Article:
About 1,000 years ago, long before Columbus and other explorers, Vikings from Greenland landed in North America. Researchers know this based on histories written by the Vikings and also a settlement, called L'Anse aux Meadows, that was discovered in northern Canada in 1960.
But since the discovery of the first settlement, nothing else has been found. Until now, that is, because archaeologists might have found a second settlement. And this time, they used satellites.
The discovery came about last year when Sarah Parcack, an assistant professor from the University of Alabama and notable space archaeologist - yes, that's a real job and we're jealous - used infrared images taken from a satellite 643 km (400 miles) above Earth to study a site on the southwest coast of Newfoundland, according to Ralph Blumenthal from The New York Times.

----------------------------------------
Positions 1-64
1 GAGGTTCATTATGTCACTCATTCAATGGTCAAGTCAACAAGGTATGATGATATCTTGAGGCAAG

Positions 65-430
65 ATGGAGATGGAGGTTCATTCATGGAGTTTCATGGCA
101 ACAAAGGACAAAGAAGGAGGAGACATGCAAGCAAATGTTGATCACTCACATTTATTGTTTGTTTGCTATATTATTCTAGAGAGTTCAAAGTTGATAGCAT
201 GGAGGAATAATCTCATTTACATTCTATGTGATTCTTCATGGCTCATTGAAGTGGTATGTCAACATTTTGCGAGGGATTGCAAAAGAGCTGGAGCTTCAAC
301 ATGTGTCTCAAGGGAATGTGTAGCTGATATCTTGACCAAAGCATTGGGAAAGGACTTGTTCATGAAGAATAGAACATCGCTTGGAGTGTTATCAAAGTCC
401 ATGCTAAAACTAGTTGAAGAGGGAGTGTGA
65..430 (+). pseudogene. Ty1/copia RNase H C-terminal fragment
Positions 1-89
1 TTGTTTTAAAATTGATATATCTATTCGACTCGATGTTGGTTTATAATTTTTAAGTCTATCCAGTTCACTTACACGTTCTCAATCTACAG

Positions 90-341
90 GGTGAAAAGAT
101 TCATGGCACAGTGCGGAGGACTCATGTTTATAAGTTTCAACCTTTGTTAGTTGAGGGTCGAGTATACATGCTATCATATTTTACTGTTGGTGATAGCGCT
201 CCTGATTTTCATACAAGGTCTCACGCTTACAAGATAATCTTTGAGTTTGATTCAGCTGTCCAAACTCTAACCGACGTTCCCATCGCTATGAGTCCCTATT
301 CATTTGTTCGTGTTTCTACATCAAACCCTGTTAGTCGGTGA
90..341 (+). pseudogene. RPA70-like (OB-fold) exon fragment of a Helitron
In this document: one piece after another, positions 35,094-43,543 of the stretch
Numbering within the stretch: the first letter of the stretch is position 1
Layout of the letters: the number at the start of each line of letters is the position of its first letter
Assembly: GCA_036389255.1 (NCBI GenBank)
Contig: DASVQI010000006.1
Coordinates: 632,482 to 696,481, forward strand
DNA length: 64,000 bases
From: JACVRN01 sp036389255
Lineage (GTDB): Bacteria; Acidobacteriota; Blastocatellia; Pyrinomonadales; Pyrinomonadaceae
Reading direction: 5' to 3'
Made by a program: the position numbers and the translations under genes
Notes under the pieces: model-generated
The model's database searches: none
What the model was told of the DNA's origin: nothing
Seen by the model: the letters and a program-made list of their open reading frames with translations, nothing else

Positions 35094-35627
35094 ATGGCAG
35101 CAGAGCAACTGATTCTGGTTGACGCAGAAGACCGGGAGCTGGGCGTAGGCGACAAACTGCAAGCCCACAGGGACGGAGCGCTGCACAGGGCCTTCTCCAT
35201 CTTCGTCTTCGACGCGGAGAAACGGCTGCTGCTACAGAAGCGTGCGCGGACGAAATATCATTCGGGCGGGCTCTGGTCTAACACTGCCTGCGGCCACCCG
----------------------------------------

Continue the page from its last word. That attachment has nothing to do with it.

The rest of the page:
When analysing this data, Parcak marked numerous 'hot spots' - areas that may have had human settlements. However, one spot stood out among the rest because it was a severely 'dark stain' of vegetation that appeared man-made.
Excited by this prospect, Parcak and her team set out to study the site, which they've dubbed Point Rosee.
Using a magnetometer, which measures anaomalies in the magnetic field of a certain area, the team found that the region contained high levels of iron and signs of metallurgy that Vikings were known for.
Also, objects pulled from the site were dated to the Norse era using radiocarbon techniques, Blumenthal reports. Though it's still mysterious, the team also thinks there could be a structure buried beneath the site, which will get excavated later this year.
Needless to say, there's a treasure trove of questions for the researchers to answer, and a lot of work ahead of them.
The team has yet to have their findings peer-reviewed, so it will take some time to establish the details. But if true, the settlement could drastically change what we know about early North American settlers.
Parcak's work was documented by PBS for an episode of their science series NOVA, which will air on 4 April 2016. You can check out the trailer here.
Hopefully, when excavation starts, the team will find a bunch of ancient relics that will inform us further on the everyday lives of Vikings - one of the most discussed and popular groups in all of history.